|Title||Specialized Networks for Social Cognition in the Primate Brain|
|Publication Type||Views & Reviews|
|Year of Publication||In Press|
|Authors||Freiwald, W, Deen, B, Sliwa, J, Schwiedrzik, CM|
Primates have evolved diverse cognitive capabilities to navigate their complex social world. To understand how the brain implements critical social cognitive abilities, we describe functional specialization in the domains of face processing, social interaction understanding, and mental state attribution. Systems for face processing are specialized from the level of single cells to populations of neurons within brain regions to hierarchically organized networks that extract and represent abstract social information. Such functional specialization is not confined to the sensorimotor periphery but appears to be a pervasive theme of primate brain organization all the way to the apex regions of cortical hierarchies. Circuits processing social information are juxtaposed with parallel systems involved in processing nonsocial information, suggesting common computations applied to different domains. The emerging picture of the neural basis of social cognition is a set of distinct but interacting subnetworks involved in component processes such as face perception and social reasoning, traversing large parts of the primate brain.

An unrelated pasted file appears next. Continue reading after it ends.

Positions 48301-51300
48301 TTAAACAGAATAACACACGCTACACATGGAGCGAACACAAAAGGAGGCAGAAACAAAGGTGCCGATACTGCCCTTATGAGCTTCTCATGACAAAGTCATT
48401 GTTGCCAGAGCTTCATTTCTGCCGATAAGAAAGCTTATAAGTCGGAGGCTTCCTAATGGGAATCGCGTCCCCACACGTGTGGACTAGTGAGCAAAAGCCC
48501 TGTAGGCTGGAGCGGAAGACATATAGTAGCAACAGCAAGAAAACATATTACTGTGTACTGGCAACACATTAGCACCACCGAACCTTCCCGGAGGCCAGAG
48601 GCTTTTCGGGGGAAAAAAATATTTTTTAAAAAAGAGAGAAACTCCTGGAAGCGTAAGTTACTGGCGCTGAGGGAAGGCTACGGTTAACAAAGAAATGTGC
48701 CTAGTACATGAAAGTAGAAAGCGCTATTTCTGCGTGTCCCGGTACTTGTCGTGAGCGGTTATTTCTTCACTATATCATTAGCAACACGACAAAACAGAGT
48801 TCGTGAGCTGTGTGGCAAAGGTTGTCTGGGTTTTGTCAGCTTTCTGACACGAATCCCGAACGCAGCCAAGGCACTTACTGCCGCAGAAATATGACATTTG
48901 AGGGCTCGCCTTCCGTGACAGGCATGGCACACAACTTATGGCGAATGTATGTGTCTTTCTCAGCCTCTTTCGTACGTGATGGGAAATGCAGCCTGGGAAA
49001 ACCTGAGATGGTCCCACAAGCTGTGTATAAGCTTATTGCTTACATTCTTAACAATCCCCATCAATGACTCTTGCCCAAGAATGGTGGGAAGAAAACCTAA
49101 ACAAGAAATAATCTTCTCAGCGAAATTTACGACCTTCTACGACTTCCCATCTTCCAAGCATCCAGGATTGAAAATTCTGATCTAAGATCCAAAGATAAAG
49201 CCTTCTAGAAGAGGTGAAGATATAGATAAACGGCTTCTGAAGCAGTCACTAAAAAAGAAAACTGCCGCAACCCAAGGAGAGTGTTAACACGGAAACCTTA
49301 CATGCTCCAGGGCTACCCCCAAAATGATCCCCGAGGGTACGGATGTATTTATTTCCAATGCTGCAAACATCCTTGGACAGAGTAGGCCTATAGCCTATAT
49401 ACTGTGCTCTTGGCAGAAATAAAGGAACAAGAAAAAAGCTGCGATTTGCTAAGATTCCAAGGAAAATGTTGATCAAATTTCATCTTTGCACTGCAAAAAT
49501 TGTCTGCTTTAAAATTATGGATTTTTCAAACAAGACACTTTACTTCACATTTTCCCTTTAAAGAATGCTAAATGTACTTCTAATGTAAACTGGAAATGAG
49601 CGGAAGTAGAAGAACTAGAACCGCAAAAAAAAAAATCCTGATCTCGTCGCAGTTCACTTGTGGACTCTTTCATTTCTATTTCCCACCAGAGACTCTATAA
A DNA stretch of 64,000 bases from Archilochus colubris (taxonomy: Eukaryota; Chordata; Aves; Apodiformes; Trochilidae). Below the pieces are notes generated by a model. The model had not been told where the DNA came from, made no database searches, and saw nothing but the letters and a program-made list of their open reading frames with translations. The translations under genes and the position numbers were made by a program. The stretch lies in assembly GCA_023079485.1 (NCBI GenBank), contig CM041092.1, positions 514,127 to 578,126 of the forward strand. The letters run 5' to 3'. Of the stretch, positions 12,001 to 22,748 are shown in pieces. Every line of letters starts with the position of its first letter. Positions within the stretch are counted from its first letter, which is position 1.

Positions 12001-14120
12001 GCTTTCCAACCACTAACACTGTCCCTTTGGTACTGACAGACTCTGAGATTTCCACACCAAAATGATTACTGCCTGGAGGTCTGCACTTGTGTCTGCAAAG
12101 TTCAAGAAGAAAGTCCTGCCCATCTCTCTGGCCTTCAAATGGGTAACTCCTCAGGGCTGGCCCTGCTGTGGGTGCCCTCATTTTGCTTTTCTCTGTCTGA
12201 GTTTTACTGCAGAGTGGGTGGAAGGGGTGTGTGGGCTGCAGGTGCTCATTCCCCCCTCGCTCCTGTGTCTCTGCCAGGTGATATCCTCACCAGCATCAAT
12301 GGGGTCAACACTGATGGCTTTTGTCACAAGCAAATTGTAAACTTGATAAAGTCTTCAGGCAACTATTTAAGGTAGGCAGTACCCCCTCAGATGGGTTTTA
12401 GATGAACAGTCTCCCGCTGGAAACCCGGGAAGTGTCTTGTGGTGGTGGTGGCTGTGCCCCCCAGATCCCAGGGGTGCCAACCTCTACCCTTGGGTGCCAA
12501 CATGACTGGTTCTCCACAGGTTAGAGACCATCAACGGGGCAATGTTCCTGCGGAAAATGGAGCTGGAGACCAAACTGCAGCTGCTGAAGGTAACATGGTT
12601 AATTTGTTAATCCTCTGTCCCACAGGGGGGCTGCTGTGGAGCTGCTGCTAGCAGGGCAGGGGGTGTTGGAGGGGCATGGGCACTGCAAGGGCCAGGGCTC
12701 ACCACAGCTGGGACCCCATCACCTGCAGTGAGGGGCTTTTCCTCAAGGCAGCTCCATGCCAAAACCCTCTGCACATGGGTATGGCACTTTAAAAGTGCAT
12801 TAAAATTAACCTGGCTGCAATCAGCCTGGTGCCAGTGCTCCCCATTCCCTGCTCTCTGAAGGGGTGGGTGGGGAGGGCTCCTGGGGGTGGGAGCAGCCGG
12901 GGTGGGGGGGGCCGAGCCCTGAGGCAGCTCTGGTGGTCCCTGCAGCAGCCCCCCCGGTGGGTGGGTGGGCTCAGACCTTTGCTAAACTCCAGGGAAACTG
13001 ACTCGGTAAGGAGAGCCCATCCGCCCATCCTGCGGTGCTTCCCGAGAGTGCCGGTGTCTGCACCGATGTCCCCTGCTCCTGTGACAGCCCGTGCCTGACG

- CBMM Funded